Spirit of progress
Harvard Park celebrates a century as a working-class neighborhood that still works
T his year Springfield's Harvard Park neighborhood celebrates the centennial of its annexation to the city. The neighborhood's roots reach back to one of Springfield's oldest families and tell the story of forward-thinking community planners who believed well-designed neighborhoods could provide beautiful scenery and easy access to jobs and recreation at affordable prices.
Harvard Park is roughly bound by Sixth, Ash, Eleventh and Stanford streets, with an industrial area originally positioned south of Stanford.
In the 1830s, about a decade after white settlers began locating in this area, members of the Elijah Iles family bought land from the federal government that eventually became Harvard Park. They farmed it, then sold it. After a series of owners, including a sewing machine manufacturer that balked on a promise to locate there, Springfield banker Edward Keys purchased about 300 acres in 1906. At the time the land was being farmed and mined by two coal companies.
Keys had a progressive idea: create a subdivision that combined homes, businesses and industry. "The industrial component was what made it unusual," says Curtis Mann, city historian and manager of Lincoln Library's Sangamon Valley Collection. "It was likely the only neighborhood of its kind at that time in Springfield." Residents could walk to work, stores, and a popular park.
They only had to cross east on Eleventh Street to reach Mildred Park (what is now Bunn Park). Here they could swim in the lagoon, stroll across its suspension bridge, watch vaudeville acts, visit the "electric theater" (which offered a reproduction of the 1906 San Francisco earthquake and fire), and try the "shoot-the-chute ride," an old-fashioned log boat amusement.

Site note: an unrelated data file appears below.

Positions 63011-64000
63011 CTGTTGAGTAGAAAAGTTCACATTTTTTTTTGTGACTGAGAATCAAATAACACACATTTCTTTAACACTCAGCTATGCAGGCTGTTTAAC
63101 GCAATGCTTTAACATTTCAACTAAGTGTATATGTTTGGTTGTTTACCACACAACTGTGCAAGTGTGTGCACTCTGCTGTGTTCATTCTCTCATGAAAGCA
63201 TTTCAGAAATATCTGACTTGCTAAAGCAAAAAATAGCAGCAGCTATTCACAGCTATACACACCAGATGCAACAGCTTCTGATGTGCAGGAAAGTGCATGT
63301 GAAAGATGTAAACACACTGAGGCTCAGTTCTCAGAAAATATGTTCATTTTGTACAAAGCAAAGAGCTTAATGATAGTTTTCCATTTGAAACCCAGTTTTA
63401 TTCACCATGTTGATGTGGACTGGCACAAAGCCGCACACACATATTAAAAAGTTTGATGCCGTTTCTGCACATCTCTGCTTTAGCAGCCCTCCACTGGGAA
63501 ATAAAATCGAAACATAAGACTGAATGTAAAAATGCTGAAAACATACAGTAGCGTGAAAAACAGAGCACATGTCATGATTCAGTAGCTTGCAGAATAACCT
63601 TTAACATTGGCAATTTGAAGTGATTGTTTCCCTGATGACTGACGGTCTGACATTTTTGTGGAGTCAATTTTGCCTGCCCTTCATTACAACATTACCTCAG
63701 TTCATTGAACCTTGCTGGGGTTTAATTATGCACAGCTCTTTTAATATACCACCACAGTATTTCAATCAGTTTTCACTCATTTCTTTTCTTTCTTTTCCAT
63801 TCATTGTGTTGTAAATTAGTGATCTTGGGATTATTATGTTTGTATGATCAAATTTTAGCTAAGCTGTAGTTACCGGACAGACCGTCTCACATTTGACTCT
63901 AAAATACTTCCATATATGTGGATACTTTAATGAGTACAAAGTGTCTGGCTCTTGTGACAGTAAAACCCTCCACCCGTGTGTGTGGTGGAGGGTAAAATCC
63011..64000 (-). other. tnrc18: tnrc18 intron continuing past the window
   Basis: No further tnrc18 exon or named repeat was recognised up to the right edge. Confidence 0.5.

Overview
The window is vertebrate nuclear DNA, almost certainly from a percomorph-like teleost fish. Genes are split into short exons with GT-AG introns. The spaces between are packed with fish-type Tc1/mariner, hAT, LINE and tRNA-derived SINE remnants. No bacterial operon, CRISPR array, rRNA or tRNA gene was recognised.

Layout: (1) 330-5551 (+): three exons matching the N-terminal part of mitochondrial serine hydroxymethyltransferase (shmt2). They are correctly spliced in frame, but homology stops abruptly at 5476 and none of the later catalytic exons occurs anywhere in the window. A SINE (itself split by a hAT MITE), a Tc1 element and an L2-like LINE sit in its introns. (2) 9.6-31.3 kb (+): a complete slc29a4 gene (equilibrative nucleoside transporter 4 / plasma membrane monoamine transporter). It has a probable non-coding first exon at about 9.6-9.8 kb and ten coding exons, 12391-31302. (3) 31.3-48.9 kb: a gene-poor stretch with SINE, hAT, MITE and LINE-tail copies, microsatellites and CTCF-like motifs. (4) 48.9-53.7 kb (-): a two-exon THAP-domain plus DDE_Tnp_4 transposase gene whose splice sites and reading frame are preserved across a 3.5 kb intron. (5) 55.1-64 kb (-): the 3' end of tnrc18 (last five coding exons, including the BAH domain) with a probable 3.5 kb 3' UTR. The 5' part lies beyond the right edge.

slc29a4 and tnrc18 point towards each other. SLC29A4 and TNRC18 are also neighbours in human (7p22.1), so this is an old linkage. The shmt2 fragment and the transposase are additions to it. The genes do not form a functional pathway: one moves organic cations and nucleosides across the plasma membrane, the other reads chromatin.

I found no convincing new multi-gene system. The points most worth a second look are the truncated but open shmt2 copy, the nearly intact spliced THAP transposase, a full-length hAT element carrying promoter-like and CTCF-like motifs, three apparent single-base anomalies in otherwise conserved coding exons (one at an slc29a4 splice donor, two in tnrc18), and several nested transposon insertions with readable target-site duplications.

Keys platted the land in 1906 and began selling residential lots, and plenty of them. Harvard Park's approximately 1,000 residences made it the city's biggest neighborhood at the time, according to Mann.
A June 12, 1910 ad from Springfield's Illinois State Journal touted the neighborhood's amenities: "broad streets, cement sidewalks, water, gas, electricity, sewers… and parkways." It said this "garden spot of the suburbs" was perfect for "young, newly married couples," because of its reasonable rates and payment plans.
Perhaps to give the place "a sense of integrity and permanence," says Anthony Rubano, an architect and historian with the Illinois Historic Preservation Agency who led a recent Harvard Park trolley tour, the neighborhood and streets were named after Ivy League schools: Harvard, Yale, Bryn Mawr, Stanford, and Princeton.
Keys secured the help of the Springfield
Businessmen's Association and the Springfield Chamber of Commerce to
attract at least a dozen factories to the area. Together they lured Weaver
Manufacturing (it made car parts), the Zumbrook Screen Company, Coats Watch
Parts Factory, the Springfield Motorcar Company, and the Illinois Foundry,
among others, according to Mann.
At least once they lured prospective factories in creative ways. The community's promoters wanted to convince Fetzer Implement Company, an agricultural implement manufacturer, to move to Harvard Park from Ohio. They offered owner William Fetzer three acres of land and a $15,000 bonus if his company moved there and flourished. To help raise the bonus money, Keys and his associates sponsored "Fetzer Day" on July 27, 1908.